The High Cost of Grade Retention
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Alternatives to Grade Retention
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Grade retention refers to the practice of keeping a child in the same grade for more than one year, typically because of poor school performance. In most cases, parents and educators retain students because they have not mastered the skills needed to be successful at the next grade level. The rule of thumb for retention is the younger, the better.
Once students reach fourth grade, it becomes virtually impossible for retention to be a positive thing. There are always exceptions but, overall, retention should be primarily limited to early elementary school. There are so many factors that teachers need to look at in a retention decision. Research shows that retention isn’t the best plan for most kids. Academics are only one thing to think about when considering retention.
You can talk to your child’s school about all the options before making a decision. Holding kids back a grade—also known as “retention”—isn’t common. Repeating a grade is often stigmatizing for children, many of whom tend to brand themselves as failures; in fact, studies show being held back can be the stress equivalent of losing a parent. How parents frame unavoidable retention can make all the difference in a child’s acceptance of it: DO.
DON’T. Ideally, no. Repeating a grade―also known as “grade retention” ―has not been shown to help children learn.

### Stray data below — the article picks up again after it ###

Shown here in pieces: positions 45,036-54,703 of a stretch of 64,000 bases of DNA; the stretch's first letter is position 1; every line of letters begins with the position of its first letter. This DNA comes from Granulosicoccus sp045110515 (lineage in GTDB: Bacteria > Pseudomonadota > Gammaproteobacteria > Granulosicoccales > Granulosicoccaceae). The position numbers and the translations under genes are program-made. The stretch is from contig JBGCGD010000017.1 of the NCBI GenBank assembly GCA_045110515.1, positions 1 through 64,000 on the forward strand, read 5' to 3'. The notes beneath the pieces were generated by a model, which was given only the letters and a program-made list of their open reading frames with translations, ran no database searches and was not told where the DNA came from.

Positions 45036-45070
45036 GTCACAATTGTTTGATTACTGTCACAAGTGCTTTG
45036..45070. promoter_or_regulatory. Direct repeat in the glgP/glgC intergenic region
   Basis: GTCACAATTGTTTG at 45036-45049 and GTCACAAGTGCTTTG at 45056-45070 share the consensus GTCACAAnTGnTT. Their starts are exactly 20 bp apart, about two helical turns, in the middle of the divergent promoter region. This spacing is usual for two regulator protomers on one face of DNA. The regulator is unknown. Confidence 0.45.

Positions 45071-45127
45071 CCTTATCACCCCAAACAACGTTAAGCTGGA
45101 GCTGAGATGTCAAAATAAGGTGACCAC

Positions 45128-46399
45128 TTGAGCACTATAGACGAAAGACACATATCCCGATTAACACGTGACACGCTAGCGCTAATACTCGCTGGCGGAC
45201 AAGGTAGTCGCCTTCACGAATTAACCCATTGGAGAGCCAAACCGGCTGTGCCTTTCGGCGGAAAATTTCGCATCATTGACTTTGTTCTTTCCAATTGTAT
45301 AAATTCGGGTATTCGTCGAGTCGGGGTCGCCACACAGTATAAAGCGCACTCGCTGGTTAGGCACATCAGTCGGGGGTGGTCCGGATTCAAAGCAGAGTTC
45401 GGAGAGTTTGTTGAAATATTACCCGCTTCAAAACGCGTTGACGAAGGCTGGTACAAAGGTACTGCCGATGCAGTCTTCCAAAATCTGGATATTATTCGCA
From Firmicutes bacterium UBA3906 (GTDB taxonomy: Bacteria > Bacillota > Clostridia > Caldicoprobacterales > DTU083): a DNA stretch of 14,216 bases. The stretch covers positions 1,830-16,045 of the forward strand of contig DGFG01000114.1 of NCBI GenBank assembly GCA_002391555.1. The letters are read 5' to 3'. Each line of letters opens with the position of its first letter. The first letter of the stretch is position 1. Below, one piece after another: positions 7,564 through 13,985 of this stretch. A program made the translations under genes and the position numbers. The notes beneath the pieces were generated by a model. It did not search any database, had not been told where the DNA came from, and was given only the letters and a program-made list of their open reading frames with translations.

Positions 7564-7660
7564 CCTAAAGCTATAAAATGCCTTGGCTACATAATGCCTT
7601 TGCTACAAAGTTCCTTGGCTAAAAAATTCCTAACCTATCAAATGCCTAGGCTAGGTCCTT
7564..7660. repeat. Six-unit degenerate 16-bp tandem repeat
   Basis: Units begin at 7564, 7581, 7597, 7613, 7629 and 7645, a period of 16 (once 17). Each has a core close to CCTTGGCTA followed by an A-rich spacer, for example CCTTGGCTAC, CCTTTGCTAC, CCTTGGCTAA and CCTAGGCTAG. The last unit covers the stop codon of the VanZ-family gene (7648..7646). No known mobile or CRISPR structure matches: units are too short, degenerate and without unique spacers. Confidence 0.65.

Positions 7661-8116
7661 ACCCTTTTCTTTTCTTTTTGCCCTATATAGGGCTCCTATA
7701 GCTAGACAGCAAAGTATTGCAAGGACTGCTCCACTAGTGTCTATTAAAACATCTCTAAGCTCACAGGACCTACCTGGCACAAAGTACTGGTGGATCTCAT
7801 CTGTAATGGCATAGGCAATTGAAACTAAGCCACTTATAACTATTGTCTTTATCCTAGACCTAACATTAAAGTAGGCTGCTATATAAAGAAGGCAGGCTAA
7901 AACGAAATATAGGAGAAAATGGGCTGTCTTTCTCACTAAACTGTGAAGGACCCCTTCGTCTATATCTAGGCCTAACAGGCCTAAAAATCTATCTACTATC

Children won’t outgrow learning and attention issues by repeating a grade. In fact, repeating a grade may contribute to long-term issues with low self-esteem, as well as emotional or social difficulties. Has the idea of your child repeating a grade come up with the school? There are a number of things to consider when you talk about retention (or “staying behind”). Take a look at these pros and cons.
Keep in mind that kids won’t outgrow learning. But in the other grades, parents have the right to request retention, but if the school or the district don’t agree to it, that wouldn’t happen. Parents cannot just request retention for their kids on their own.
Here’s what Chau recommended for parents: It’s critical to communicate with the teacher throughout the school year. It also depends on what grade the child is currently enrolled in. For example, when a Florida public school child is in third grade and set to advance to fourth grade, the state of Florida gives much more power to school districts in making a decision to hold that child back. In fact, according to the Massachusetts School Psychologists Association, there are many consequences with regards to grade repetition which states ” retained children have more problematic social and emotional function, more conduct problems, lower self-images and negative images about school ”.
Opting Out Increases the Chances for Third Grade Retention. Success by Third Grade beats Third Grade Retention or opting-out every time.. 3rd Graders with a learning disability or dyslexia often have average to above average intelligence.
With the right help, they should be able to do well enough on a Common Core Assessment or the Florida Standards Assessment to be promoted to 4th grade.
List of related literature:
|from Encyclopedia of School Psychology|
|from Encyclopedia of Special Education: A Reference for the Education of Children, Adolescents, and Adults with Disabilities and Other Exceptional Individuals|
|from Early Reading Assessment: A Practitioner’s Handbook|
|from Encyclopedia of Adolescence|
|from Affect Regulation Training: A Practitioners’ Manual|
|from A Mind At A Time: How Every Child Can Succeed|
|from Preventing Reading Difficulties in Young Children|
|from The Fluent Reader: Oral Reading Strategies for Building Word Recognition, Fluency, and Comprehension|
|from Creating Significant Learning Experiences: An Integrated Approach to Designing College Courses|
|from Handbook of Causal Analysis for Social Research|